He started his banking career at Citibank Uganda before moving to Barclays Bank. At both, he was heavily involved in financial analytics. In 2010, he moved to Stanbic Bank for the very different role of finance manager for corporate and investment banking. He became the CFO in 2015.

Mwogeza says his multifaceted CFO role has been evolving to reflect an ever changing industry. Amid the flux, he is responsible for ensuring the internal financial control framework is robust and for leading strategic formulation and implementation at the company. Today, Stanbic is the biggest of Uganda’s 24 commercial banks, with estimated assets of UGX5.4 trillion (US$1.46bn) at the end of 2017.

With 35 staff working directly under him, Mwogeza believes that leaders should generate an environment where innovation and creativity is encouraged, and puts the success of the bank partly down to this. ‘You build a great team and allow them to chart a way for what leads to growth,’ he says. ‘I believe in the power of the collective, and pick out insights from the team on what has to be done.’

Once you’ve hired people who deserve the job, he adds, you should give them the platform to grow their talent. ‘The role of a leader is to enable people to be their best and not to create competition. Helping people align their growth journey with the organisation’s growth journey is important for me.’

Mwogeza stresses how critical it is for accountancy professionals to uphold strong ethical values. He grounds his own ethics in his faith and his family: ‘My wife plays a very supportive role, and my faith has been central.’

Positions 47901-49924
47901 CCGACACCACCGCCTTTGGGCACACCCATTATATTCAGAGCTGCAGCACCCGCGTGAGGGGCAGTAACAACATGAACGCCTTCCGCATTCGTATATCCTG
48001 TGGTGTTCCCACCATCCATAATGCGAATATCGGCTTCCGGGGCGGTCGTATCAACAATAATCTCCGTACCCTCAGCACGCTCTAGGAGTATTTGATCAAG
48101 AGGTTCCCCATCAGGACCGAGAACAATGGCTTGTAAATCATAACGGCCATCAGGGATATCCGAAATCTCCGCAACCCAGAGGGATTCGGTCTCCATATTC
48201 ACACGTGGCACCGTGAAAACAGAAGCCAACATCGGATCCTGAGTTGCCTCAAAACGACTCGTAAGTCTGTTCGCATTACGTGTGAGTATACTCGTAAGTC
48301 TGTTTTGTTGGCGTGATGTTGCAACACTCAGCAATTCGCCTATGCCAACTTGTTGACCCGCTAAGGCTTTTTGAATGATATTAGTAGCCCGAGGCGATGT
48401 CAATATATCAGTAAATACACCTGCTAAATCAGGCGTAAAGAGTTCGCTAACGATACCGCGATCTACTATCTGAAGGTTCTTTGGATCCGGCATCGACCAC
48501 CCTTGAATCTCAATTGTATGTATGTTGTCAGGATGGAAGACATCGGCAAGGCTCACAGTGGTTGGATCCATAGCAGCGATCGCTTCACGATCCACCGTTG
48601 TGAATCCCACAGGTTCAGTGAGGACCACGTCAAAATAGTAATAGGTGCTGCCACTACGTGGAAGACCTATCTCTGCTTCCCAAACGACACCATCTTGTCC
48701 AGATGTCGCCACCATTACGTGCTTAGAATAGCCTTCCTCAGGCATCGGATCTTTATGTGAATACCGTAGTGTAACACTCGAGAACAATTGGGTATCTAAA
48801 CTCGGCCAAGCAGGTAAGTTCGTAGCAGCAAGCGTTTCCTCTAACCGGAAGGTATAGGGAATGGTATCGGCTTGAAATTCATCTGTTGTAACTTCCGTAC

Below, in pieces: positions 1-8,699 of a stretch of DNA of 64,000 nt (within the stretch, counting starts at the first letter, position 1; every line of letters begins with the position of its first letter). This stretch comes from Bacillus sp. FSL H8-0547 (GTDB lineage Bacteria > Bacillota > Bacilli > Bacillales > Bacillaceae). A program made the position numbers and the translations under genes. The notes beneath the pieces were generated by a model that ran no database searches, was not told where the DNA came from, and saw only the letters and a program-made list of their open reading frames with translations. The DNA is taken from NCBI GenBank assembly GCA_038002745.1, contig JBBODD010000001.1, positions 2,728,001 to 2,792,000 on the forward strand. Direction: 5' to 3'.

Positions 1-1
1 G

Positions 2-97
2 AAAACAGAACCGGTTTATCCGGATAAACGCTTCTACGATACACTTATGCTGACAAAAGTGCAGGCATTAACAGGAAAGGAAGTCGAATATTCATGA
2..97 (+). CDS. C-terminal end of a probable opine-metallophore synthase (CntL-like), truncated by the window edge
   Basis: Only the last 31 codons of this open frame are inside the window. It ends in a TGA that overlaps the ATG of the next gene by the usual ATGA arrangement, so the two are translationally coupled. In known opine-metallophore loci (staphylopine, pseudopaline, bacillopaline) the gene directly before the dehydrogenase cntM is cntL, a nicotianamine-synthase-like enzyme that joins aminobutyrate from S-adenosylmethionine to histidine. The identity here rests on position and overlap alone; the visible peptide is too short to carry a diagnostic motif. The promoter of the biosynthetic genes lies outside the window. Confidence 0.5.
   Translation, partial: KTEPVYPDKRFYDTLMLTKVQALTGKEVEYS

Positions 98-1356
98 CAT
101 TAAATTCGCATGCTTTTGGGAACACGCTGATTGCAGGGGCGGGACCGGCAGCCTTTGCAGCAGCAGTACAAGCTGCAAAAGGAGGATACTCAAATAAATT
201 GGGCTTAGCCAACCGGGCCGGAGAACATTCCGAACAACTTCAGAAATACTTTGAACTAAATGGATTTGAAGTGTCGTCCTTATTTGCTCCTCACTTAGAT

His leadership and professional skills have not just benefited Uganda. He has undertaken assignments in other African countries, including Tanzania, Zambia and DR Congo, in each case largely providing strategic financial support to banks.

Up for the challenge

In all these markets, he says the challenges facing the banking industry are similar: disruption from technology, the informal nature of the economy and a poor credit culture. Stanbic Bank, he says, has been keen to address all these in Uganda. ‘We see ourselves as a partner in this economy and so we have been deliberate in addressing some of these challenges.’

One of the bank’s initiatives is to build the capacity of small and medium-sized enterprises (SMEs) through an SME business incubator. Its efforts are focused on the oil and gas sector in a country that has significant untapped but proven reserves. ‘If we empower SMEs in the country to have access to opportunities that will be created when the oil and gas is commercialised, it will have a fundamental effect on true value creation in the country.’

In another initiative promoting financial inclusion, the bank is offering agent banking – a shared platform where licensed financial institutions can contract a third-party operator to provide a range of financial services on its behalf. Since the platform was launched last year, Stanbic Bank has developed working relationships with more than 750 agents across the country – a significant expansion of its 70-branch retail footprint.

‘In this short space of time, we have been able to widen our distribution and access to financial services without requiring significant investment,’ Mwogeza says. He believes all Ugandan banks need to take this route. ‘Customers may need financial services, but they don’t necessarily want to go to a physical bank, so we need to find ways of reaching them.’

Evelyn Lirri, journalist in Kampala